Clare Todd (née Griffiths) (Italian and French, 1952) and Alan Todd have very kindly donated a facsimile of Metamorphosis Insectorum Surinamensium, by Maria Sibylla Merian (2017). It is a publication by Lannoo Publishers and Koninklijke Bibliotheek, National Library of the Netherlands, in collaboration with Amsterdam University.
The Principal expressed her sincere thanks on behalf of the College for the very generous donation of this remarkable book.
Metamorphosis Insectorum Surinamensium (published in 1705) was the work of Maria Sibylla Merian (1647-1717), who, among numerous other activities, travelled to Surinam in 1699 with her daughter to collect live insects and other animals. Maria Sibylla was a hard- working, enterprising and independent woman. She was an extraordinary artist and a keen, observant natural historian. She was one of the first to illustrate carefully and note the metamorphosis of insects and frogs. Her work straddles the history of science, art, religion and economics, and is of interest to botanists, zoologists and historians. When she moved to Amsterdam she met and communicated with traders and collectors of natural history, and also with artists. Her frustration that the exotic insects she saw there were dead and colourless and thus provided no data on their life history, encouraged her to plan and execute the journey to Surinam. There are three luxury watercolours on vellum of Maria Sibylla’s magnum opus, Metamorphosis Insectorum Surinamensium: in the Russian Academy of Sciences, St Petersburg, the Royal Collection, Windsor, and the British Museum, London, There are also numerous hand-painted and unpainted engravings in many museums in Europe and North America, such as the Bodleian Library, Oxford, in which her work is presently being exhibited in “Sappho to Suffrage: Women who Dared” at the Weston Library.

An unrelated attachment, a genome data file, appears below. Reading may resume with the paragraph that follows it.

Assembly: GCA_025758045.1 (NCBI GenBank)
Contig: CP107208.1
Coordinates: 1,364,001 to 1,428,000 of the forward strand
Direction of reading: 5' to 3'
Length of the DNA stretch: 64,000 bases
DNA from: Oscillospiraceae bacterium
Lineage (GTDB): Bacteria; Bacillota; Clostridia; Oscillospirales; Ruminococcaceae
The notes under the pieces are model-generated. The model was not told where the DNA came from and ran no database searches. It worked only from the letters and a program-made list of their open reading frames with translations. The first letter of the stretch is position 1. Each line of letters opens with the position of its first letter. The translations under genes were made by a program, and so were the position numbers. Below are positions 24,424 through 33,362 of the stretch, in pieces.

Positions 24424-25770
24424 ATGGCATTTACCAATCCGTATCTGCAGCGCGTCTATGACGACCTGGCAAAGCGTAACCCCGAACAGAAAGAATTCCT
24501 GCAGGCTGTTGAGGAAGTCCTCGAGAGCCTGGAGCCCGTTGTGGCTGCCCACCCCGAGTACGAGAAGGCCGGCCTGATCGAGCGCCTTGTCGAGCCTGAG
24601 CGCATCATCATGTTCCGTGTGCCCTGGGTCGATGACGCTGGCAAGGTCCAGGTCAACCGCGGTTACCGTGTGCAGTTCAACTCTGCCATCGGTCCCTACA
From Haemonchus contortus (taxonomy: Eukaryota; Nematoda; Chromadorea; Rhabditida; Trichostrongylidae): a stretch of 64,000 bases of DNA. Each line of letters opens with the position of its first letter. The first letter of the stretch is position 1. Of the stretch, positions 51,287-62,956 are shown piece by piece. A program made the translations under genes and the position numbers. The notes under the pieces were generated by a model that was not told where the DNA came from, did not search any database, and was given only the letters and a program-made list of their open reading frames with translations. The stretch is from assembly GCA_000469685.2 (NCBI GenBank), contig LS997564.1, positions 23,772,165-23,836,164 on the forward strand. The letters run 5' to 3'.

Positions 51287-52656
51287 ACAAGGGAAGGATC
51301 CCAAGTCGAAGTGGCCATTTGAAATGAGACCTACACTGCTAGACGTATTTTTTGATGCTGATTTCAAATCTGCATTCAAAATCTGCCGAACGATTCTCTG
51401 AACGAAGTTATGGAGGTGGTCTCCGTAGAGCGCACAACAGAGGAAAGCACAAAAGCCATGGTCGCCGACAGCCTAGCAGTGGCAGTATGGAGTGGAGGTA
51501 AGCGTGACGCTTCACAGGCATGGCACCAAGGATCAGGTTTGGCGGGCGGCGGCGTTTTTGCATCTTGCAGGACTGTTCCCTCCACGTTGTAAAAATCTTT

2017 was the 300th anniversary of Maria Sibylla’s death and to mark this occasion the facsimile, which is the Dutch version of the 1st edition of Metamorphosis Insectorum Surinamensium (1705) was published, with an English translation. It contains sixty illustrations of exotic insects together with the original descriptions in Dutch. The re-issue is the same size as the original and has an illustrated introduction on the life, work and significance of Maria Sibylla Merian. Also included is a new scientific description of all the insects, animals and plants.
A few weeks ago Maria Sibylla Merian Artist, Scientist, Adventurer, co-authored by St Hugh’s Emeritus Fellow Dr Jeyaraney Kathirithamby, was published by Getty Publishers.